Q From William Wimmer (Rick Peeples and Robert Fineberg asked related questions): Can you tell me anything about the derivation of the word bruhaha? I’m not sure this is the standard spelling, that is, if there is a standard spelling.
A The usual spelling is brouhaha, meaning an overexcited and noisy response, a commotion, hubbub or uproar. It’s a negative word for some unpleasant confusion; a more neutral alternative might be the equally odd-looking hubbub. We know the word came from the French word spelled the same way; it’s found in French from the sixteenth century on, but it only arrived in English at the end of the nineteenth century. It seems to have been used in French drama as a noise made by the devil, who cried brou, ha, ha!.
Many etymologists will say that the word was just a noisy nonsense exclamation that imitated the thing it referred to. But there is a theory, put forward by Walther von Wartburg, that it actually comes from the Hebrew barukh habba, meaning “welcome” — literally “blessed be the one who comes” — a phrase that appears several times in the Book of Psalms and which is used in Synagogue prayers and as a greeting at Jewish weddings and other public occasions.
You might think that this is just another case of folk wisdom guessing on the basis of slight resemblance, but there is evidence to suggest it may be correct. There’s a similar word in the Arezzo dialect of Italian, barruccaba, that is without doubt borrowed from the Hebrew, and phrases in several other languages suggest that other Hebrew expressions were similarly borrowed. One such, sometimes found in US English, is tohubohu, a related word meaning total confusion or a state of chaos. This is taken from the Hebrew phrase in Genesis that is translated in the King James bible as “without form and void”, though the original is nearer to “emptiness and desolation”.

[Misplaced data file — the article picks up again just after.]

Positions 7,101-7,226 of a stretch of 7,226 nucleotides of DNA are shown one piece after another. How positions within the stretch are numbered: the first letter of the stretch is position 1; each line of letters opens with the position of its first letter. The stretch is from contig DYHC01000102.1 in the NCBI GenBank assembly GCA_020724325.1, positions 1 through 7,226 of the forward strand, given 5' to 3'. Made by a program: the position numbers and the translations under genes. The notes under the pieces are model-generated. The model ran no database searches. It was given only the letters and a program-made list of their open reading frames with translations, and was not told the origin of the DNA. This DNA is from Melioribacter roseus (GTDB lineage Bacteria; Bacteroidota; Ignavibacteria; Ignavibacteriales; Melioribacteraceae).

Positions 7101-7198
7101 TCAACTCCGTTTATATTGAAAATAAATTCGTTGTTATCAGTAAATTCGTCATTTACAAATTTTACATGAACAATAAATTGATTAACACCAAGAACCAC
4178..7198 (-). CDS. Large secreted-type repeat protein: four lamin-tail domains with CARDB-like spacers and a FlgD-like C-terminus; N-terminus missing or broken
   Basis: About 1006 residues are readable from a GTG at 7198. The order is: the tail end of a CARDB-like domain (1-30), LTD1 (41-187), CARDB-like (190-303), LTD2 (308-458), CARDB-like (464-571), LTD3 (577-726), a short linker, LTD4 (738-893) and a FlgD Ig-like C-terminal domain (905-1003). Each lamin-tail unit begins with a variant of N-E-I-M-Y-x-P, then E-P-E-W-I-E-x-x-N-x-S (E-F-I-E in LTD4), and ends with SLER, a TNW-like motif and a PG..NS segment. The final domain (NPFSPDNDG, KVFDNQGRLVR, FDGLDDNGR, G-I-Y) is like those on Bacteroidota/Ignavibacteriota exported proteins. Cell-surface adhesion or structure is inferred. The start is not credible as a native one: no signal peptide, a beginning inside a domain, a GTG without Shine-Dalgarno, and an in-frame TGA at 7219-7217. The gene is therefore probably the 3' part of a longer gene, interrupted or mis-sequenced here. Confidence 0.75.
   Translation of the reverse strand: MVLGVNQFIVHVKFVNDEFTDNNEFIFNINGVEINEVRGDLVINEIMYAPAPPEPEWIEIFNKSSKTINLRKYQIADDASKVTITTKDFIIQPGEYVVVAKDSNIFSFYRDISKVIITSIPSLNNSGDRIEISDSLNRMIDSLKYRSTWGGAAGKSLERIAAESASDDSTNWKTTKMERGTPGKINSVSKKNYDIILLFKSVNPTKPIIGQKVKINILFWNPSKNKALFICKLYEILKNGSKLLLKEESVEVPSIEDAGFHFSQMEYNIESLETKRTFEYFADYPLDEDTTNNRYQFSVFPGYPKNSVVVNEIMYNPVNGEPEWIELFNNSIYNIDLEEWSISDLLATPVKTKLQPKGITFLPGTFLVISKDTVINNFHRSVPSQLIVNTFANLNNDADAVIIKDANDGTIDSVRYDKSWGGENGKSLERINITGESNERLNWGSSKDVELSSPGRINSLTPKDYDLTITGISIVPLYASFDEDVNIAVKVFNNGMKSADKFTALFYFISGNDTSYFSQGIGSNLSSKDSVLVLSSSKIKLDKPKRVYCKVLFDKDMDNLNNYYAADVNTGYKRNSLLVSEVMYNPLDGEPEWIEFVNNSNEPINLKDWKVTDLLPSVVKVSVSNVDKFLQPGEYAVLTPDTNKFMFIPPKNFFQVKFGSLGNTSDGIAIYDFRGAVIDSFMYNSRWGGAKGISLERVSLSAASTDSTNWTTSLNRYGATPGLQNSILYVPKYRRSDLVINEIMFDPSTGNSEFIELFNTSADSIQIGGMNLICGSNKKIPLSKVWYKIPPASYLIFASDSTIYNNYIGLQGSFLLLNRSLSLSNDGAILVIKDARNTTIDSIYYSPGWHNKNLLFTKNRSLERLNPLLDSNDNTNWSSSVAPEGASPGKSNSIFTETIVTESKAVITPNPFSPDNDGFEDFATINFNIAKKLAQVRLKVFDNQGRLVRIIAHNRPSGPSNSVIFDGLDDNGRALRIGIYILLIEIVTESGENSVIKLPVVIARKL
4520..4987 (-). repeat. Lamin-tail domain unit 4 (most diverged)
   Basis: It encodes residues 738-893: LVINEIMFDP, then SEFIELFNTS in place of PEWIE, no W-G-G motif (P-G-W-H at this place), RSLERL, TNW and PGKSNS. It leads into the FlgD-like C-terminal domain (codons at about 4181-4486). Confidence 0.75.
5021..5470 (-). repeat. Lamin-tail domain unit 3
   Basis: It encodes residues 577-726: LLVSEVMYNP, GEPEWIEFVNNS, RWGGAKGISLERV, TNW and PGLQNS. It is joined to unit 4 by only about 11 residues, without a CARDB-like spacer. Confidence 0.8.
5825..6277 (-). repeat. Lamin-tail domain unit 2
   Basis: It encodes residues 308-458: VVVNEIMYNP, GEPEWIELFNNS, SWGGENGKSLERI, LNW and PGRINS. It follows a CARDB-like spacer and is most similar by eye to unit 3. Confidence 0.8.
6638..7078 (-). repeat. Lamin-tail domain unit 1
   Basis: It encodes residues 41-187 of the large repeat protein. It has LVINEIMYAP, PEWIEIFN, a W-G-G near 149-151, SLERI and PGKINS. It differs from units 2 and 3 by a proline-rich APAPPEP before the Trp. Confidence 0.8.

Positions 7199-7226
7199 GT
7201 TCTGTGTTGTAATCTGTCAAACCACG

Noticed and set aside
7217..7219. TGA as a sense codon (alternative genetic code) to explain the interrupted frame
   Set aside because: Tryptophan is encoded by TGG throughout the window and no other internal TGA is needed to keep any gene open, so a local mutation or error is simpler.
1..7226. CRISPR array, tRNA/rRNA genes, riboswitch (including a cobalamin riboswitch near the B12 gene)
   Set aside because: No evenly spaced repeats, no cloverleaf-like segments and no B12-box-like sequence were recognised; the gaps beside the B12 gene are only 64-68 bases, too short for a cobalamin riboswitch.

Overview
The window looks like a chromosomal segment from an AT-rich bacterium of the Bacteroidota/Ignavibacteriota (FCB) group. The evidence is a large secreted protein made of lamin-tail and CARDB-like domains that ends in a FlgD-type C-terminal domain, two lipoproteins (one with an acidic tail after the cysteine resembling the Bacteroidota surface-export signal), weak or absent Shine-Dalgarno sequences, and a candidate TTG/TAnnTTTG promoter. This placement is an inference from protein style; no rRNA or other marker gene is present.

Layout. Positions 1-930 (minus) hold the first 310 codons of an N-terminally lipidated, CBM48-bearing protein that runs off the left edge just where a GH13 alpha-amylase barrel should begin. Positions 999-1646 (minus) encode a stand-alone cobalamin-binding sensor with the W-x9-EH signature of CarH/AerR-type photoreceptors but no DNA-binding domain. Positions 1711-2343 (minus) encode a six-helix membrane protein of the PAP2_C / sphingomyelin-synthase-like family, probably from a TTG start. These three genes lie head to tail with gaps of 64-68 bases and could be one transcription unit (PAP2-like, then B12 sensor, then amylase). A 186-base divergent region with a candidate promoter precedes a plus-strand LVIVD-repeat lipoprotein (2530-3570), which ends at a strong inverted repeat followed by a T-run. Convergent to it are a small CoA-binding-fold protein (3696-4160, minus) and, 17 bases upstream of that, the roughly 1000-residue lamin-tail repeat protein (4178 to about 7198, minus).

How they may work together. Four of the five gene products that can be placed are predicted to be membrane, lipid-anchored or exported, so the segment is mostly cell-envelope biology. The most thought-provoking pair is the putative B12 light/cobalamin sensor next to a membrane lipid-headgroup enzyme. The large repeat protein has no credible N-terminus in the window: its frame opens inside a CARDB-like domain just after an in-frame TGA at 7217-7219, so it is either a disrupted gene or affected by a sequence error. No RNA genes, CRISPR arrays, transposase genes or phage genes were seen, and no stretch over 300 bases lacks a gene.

However, it’s dangerous to say that because some words come from Hebrew, others must do so too. Some linguists think a Hebrew derivation for brouhaha is just plain wrong. A World Wide Words subscriber, John Peter Maher, wrote to say that he has done some work on the origins of brou in French. He suggests a more likely origin may be bull baiting and that the word may be linked to the Italian or Spanish bravo. He points to the French rabrouer, to taunt, as a linked term.
Search World Wide Words
Recently added or updated
Joe Soap; Fair to middling; Nimrod; Isabelline; No soap; Umquhile; Steal one’s thunder; Katy bar the door; Simoleon; Dope; Lord love a duck; Yarely; Upset the apple cart; Snooter; Fard; By hook or by crook; Polish off; Loggerhead; Lame duck; But and ben; Logomaniac; Type louse; Corium; Lie Doggo; Fewmet; Dingbat; Kibosh; Caucus; Oryzivorous.
Support World Wide Words!
Donate via PayPal. Select your currency from the list and click Donate.